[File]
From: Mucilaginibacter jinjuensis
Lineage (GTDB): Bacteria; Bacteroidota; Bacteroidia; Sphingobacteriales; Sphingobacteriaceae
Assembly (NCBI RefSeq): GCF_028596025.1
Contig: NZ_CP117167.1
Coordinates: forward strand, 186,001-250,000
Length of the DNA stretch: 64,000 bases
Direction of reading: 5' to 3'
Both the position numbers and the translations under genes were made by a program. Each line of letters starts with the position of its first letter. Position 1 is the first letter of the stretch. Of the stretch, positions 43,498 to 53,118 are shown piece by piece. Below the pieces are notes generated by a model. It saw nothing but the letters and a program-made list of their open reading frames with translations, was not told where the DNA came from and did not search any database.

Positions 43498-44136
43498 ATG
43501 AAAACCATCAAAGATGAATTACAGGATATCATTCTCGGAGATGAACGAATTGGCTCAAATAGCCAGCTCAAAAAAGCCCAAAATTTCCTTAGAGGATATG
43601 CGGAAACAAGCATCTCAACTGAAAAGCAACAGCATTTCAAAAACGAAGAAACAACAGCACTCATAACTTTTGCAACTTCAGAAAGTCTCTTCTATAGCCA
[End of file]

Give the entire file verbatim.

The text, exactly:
From: Mucilaginibacter jinjuensis
Lineage (GTDB): Bacteria; Bacteroidota; Bacteroidia; Sphingobacteriales; Sphingobacteriaceae
Assembly (NCBI RefSeq): GCF_028596025.1
Contig: NZ_CP117167.1
Coordinates: forward strand, 186,001-250,000
Length of the DNA stretch: 64,000 bases
Direction of reading: 5' to 3'
Both the position numbers and the translations under genes were made by a program. Each line of letters starts with the position of its first letter. Position 1 is the first letter of the stretch. Of the stretch, positions 43,498 to 53,118 are shown piece by piece. Below the pieces are notes generated by a model. It saw nothing but the letters and a program-made list of their open reading frames with translations, was not told where the DNA came from and did not search any database.

Positions 43498-44136
43498 ATG
43501 AAAACCATCAAAGATGAATTACAGGATATCATTCTCGGAGATGAACGAATTGGCTCAAATAGCCAGCTCAAAAAAGCCCAAAATTTCCTTAGAGGATATG
43601 CGGAAACAAGCATCTCAACTGAAAAGCAACAGCATTTCAAAAACGAAGAAACAACAGCACTCATAACTTTTGCAACTTCAGAAAGTCTCTTCTATAGCCA